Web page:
When Simon de Montfort took control of the government of England in 1264, he replaced the sheriffs appointed by Henry III. The new sheriffs were relatively obscure and have been little studied. The baronial reform movement raised expectations that sheriffs should be honest, and natives of the counties they governed. De Montfort’s sheriffs largely met these requirements, as their backgrounds and careers demonstrate. Unpublished exchequer records show that they were sometimes surprisingly successful as administrators in a time of disorder. They were men of the knightly class, serving their counties, rather than being ideologically attached to the reform movement.
This article examines how some key Conservative leaders conceptualized the problem of ‘the future’ in the final stages of the Second World War. It contends that the mental map employed by senior Conservatives for navigating the challenges of post-war national renewal has remained significantly misunderstood. The article conducts a close reading of Conservative positions on a range of issues – from economic modernization and constitutional propriety to geopolitical tensions – and highlights some previously neglected dimensions to domestic political debate. It concludes that the arguments developed by Conservative leaders were more sophisticated and coherent than has often been recognized.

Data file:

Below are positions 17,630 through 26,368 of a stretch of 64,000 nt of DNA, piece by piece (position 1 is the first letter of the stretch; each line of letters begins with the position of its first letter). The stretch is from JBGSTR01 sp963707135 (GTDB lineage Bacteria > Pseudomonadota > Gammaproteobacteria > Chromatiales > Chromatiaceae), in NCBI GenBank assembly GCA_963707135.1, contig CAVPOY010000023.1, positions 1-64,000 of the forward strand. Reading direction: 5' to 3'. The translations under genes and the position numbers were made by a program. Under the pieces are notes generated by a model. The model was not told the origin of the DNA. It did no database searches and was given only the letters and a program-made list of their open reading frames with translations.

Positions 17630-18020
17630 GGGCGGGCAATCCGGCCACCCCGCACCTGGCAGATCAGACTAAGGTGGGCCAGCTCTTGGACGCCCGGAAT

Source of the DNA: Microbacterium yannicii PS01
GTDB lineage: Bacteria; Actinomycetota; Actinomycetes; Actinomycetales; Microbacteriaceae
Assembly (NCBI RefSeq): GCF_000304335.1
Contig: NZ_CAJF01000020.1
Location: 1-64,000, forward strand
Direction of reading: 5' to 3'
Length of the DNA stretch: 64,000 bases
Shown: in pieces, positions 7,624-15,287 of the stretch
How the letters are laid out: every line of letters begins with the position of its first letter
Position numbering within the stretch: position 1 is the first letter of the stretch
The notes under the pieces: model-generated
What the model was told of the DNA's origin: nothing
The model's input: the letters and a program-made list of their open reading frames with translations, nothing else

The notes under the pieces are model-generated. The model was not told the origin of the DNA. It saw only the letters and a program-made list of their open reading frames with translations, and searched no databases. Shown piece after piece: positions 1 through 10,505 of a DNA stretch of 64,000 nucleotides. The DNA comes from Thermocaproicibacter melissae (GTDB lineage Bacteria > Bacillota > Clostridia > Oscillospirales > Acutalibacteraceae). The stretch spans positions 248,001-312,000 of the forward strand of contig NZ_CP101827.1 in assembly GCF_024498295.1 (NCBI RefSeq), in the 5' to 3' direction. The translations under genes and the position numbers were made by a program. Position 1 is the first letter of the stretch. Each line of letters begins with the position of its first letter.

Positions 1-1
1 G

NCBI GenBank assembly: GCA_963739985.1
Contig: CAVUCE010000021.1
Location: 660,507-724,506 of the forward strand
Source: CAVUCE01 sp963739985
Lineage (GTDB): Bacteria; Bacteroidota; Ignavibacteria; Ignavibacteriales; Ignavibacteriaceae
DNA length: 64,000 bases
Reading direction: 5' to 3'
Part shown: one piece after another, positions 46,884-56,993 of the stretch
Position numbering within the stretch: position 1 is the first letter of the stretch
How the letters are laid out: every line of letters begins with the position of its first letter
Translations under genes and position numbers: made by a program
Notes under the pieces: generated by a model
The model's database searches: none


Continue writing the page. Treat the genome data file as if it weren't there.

Following on from the success of our top ten favourite articles from 2016, we thought we would bring you a round-up of the most interesting and unusual articles that we have indexed on the Bibliography so far this year. From anger to laughter, beer to bank managers, we hope you enjoy this small sample of the many resources available.
Once again, the list has been compiled chronologically.
1. Starting with alcohol (not that we ever would, of course) we have Bring Me Three Large Beers: Wooden Tankards at Roman Vindolanda, an article by Rob Sands and Jonathan A. Horn in the Oxford Journal of Archaeology. It discusses three drinking vessels found at Vindolanda, skillfully carved from yew, and each holding up to four pints. Perhaps unsurprisingly, tankards of this sort seem to a British trend, rather than a Roman import. The article explores the significance of yew as a material from the late Iron-Age in Britain, and the significance of feasting, drinking and comradeship that carried on with the establishment of Roman forts such as Vindolanda.
2. On a more sobering note, The Devil’s Daughter of Hell Fire: Anger’s Role in Medieval English Felony Cases by Elizabeth Papp Kamali in Law and History Review looks at cases of murder and manslaughter from the thirteenth and fourteenth century, and discusses how emotions such as anger could inform the decisions made by the jurors. Although on the one hand anger in medieval times was seen as the result of an ill-formed conscience, and therefore the accused was guilty of moral failings, but on the other hand it could also partially excuse the accused, as anger in its extreme form could be seen to prevent rational reasoning. These nuanced readings of the legal texts create a broader understanding of the medieval psyche and adds further scope to the history of emotions.